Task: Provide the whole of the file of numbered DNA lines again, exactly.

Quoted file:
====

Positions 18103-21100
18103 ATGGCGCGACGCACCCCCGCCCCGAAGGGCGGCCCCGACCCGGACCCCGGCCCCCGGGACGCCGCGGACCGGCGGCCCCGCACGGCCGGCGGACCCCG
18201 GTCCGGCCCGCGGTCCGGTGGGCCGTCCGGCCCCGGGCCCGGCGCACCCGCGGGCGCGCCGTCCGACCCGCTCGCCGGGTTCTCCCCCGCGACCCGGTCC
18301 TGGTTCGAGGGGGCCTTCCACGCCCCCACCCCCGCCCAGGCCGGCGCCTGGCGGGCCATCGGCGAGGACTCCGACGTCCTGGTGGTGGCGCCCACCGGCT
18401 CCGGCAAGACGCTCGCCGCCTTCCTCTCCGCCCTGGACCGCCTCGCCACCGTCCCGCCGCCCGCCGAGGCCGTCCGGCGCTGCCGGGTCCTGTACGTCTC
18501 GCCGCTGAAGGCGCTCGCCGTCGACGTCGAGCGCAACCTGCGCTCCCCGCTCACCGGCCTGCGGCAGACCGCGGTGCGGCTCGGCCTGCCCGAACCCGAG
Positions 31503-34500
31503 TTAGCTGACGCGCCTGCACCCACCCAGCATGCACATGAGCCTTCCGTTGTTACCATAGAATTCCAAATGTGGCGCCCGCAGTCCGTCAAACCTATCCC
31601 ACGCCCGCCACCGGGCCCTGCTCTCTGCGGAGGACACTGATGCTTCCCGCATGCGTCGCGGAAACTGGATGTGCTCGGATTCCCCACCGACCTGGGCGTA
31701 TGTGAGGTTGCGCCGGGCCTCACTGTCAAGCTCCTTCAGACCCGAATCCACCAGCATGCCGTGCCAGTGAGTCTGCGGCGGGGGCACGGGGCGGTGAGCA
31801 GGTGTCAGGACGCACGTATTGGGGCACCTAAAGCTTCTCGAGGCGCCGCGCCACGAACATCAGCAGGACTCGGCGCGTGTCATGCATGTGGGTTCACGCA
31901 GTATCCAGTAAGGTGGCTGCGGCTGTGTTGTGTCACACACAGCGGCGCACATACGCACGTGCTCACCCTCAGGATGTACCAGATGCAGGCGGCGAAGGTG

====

Positions 18103-21100
18103 ATGGCGCGACGCACCCCCGCCCCGAAGGGCGGCCCCGACCCGGACCCCGGCCCCCGGGACGCCGCGGACCGGCGGCCCCGCACGGCCGGCGGACCCCG
18201 GTCCGGCCCGCGGTCCGGTGGGCCGTCCGGCCCCGGGCCCGGCGCACCCGCGGGCGCGCCGTCCGACCCGCTCGCCGGGTTCTCCCCCGCGACCCGGTCC
18301 TGGTTCGAGGGGGCCTTCCACGCCCCCACCCCCGCCCAGGCCGGCGCCTGGCGGGCCATCGGCGAGGACTCCGACGTCCTGGTGGTGGCGCCCACCGGCT
18401 CCGGCAAGACGCTCGCCGCCTTCCTCTCCGCCCTGGACCGCCTCGCCACCGTCCCGCCGCCCGCCGAGGCCGTCCGGCGCTGCCGGGTCCTGTACGTCTC
18501 GCCGCTGAAGGCGCTCGCCGTCGACGTCGAGCGCAACCTGCGCTCCCCGCTCACCGGCCTGCGGCAGACCGCGGTGCGGCTCGGCCTGCCCGAACCCGAG
Positions 31503-34500
31503 TTAGCTGACGCGCCTGCACCCACCCAGCATGCACATGAGCCTTCCGTTGTTACCATAGAATTCCAAATGTGGCGCCCGCAGTCCGTCAAACCTATCCC
31601 ACGCCCGCCACCGGGCCCTGCTCTCTGCGGAGGACACTGATGCTTCCCGCATGCGTCGCGGAAACTGGATGTGCTCGGATTCCCCACCGACCTGGGCGTA
31701 TGTGAGGTTGCGCCGGGCCTCACTGTCAAGCTCCTTCAGACCCGAATCCACCAGCATGCCGTGCCAGTGAGTCTGCGGCGGGGGCACGGGGCGGTGAGCA
31801 GGTGTCAGGACGCACGTATTGGGGCACCTAAAGCTTCTCGAGGCGCCGCGCCACGAACATCAGCAGGACTCGGCGCGTGTCATGCATGTGGGTTCACGCA
31901 GTATCCAGTAAGGTGGCTGCGGCTGTGTTGTGTCACACACAGCGGCGCACATACGCACGTGCTCACCCTCAGGATGTACCAGATGCAGGCGGCGAAGGTG